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Department admits community halls scheme weighted towards Protestants

Former communities minister Paul Givan

A STORMONT department has admitted that a community hall scheme is weighted in favour of the Protestant community.

The admission is contained in a revised equality screening document published by the Department for Communities (DfC) last week.

The Community Halls Pilot Programme was launched by former first minister Arlene Foster and communities minister Paul Givan during a visit to an Orange hall last year.

The Irish News has learned that a screening document said the scheme, which has been criticised by nationalists, is expected “to have a positive impact on people of a Protestant religious belief”.

The document also reveals that DfC officials believe that the policy “is not expected to provide further opportunities to better promote good relations between people of different religious belief”.

However, the department said “any impact is expected to be positive in that the funding will help improve access to the facilities in community halls across Northern Ireland”.

Described as a ‘section 75 screening form', the document said the community hall programme was designed to prioritise “low capacity” organisations and “organisations that have not attracted previous funding”.

It claims that some “faith based” groups, including the Orange Order, do not to apply for lottery funds because “this is regarded as benefitting from gambling”.

While it had an initial budget of £500,000, the cost of the programme has since spiralled to £1.9million.

It has also emerged that 34 Orange halls and two Masonic halls are among the 90 successful applicants to the scheme.

Just two Ancient Order of Hibernian halls have been awarded cash through the scheme, which offered grants up to £25,000 for the upgrade of community halls.

A similar number of GAA clubs were successful despite around 60 applications from clubs affiliated to the association.

In total 58 of successful applications to the scheme are from groups “perceived” to be Protestant while just nine were from Catholic organisations.

Mr Givan has previously branded criticism of him and the scheme as "narrow minded sectarianism".

Committee on the Administration of Justice (CAJ) deputy director Daniel Holder said the screening document “implies that the funding criteria around not having received lottery monies were designed to prioritise groups in this category.”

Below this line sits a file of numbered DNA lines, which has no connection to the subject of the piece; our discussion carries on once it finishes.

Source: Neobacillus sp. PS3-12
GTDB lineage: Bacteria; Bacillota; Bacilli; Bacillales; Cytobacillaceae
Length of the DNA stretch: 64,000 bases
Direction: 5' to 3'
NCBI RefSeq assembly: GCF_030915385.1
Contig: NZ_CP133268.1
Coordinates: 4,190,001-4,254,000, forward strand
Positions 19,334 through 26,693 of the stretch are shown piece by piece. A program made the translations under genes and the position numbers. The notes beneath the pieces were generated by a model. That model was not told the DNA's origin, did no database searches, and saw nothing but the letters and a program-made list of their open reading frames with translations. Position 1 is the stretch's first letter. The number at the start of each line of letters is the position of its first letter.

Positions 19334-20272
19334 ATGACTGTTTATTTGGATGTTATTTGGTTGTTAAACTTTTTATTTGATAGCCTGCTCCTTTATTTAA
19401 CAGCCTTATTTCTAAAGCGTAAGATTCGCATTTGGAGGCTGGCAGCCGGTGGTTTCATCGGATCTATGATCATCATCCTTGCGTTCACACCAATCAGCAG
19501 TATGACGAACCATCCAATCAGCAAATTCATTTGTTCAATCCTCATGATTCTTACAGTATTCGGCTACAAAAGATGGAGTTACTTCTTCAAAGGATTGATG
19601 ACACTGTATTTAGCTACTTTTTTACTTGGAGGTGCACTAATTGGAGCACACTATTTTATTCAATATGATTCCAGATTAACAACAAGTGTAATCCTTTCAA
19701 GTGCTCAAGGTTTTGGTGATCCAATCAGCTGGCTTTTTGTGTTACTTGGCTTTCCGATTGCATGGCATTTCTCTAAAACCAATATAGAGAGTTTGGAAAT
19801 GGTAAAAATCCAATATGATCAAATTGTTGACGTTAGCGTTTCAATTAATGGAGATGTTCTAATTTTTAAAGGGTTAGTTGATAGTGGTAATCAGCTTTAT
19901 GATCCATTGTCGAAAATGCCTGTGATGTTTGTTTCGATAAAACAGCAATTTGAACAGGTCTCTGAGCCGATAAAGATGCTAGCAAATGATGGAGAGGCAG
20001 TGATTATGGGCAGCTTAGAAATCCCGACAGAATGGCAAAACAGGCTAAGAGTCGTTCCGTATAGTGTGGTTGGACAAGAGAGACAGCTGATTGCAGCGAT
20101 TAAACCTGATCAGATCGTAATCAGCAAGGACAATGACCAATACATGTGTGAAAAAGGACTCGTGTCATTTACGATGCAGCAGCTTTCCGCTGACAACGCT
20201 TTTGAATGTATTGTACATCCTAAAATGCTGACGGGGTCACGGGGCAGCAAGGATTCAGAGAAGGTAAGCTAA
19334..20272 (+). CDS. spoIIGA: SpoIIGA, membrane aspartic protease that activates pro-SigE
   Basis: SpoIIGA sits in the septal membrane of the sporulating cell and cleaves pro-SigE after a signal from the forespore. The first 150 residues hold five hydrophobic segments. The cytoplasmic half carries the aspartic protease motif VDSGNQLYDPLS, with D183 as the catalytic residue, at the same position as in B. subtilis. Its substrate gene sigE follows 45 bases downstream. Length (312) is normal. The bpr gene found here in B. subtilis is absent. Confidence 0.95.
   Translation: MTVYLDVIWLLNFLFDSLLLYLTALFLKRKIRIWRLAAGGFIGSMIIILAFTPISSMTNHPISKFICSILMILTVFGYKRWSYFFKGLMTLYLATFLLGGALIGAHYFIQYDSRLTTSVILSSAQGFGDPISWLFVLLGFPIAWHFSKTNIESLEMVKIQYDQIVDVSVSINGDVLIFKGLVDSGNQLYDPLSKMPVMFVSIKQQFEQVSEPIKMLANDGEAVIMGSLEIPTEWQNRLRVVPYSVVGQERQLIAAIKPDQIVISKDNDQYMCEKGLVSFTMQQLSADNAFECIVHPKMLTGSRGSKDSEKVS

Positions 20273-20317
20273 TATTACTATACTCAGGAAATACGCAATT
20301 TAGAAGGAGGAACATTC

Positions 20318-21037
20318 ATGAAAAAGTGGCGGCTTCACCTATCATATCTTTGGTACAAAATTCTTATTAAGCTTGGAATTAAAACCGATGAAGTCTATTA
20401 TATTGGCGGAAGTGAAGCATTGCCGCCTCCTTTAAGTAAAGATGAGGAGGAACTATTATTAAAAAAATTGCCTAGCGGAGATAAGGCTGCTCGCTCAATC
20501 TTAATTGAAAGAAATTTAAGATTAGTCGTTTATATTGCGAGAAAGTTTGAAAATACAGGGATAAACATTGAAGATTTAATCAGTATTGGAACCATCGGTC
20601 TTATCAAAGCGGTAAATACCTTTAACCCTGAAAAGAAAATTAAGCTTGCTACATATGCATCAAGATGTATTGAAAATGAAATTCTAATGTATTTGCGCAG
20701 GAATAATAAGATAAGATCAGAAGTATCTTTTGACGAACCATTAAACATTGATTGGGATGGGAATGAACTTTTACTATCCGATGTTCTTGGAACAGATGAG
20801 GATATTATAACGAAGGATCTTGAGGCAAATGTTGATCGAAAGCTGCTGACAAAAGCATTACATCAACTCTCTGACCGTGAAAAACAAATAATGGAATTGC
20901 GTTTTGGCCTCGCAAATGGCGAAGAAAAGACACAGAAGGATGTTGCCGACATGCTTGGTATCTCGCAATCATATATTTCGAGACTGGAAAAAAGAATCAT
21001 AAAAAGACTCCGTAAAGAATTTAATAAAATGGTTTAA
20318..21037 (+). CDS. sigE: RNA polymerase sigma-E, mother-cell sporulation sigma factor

“It would be right and proper to prioritise community halls resources towards mostly male-run Protestant faith-based groups if that is where most objective need lies - however none of the documents produced by the department to date provide any evidence that this is the case,” he said.

“It is also unclear why the department had not mentioned this was their approach until now and why the fund, if targetting community centres most in objective need, did not just stick to things like state of disrepair as its criteria."

A spokeswoman for the department said the equality screening exercise had concluded that the scheme “will have no adverse impact on any Section 75 category”.

“Any impact is expected to be positive in that the funding will help improve access to the facilities in community halls across Northern Ireland,” she said.

“It has been updated to reflect the available information following an analysis of the 861 applications received.”

SDLP assembly member John Dallat criticised the department's approach.

“To put forward the notion that Protestants don't apply to the lottery is a poor excuse for the failure of the scheme to reach out to all the community,” he said.

And he added: “This type of gravy train, no matter what side they benefit, has to stop leaving Stormont.

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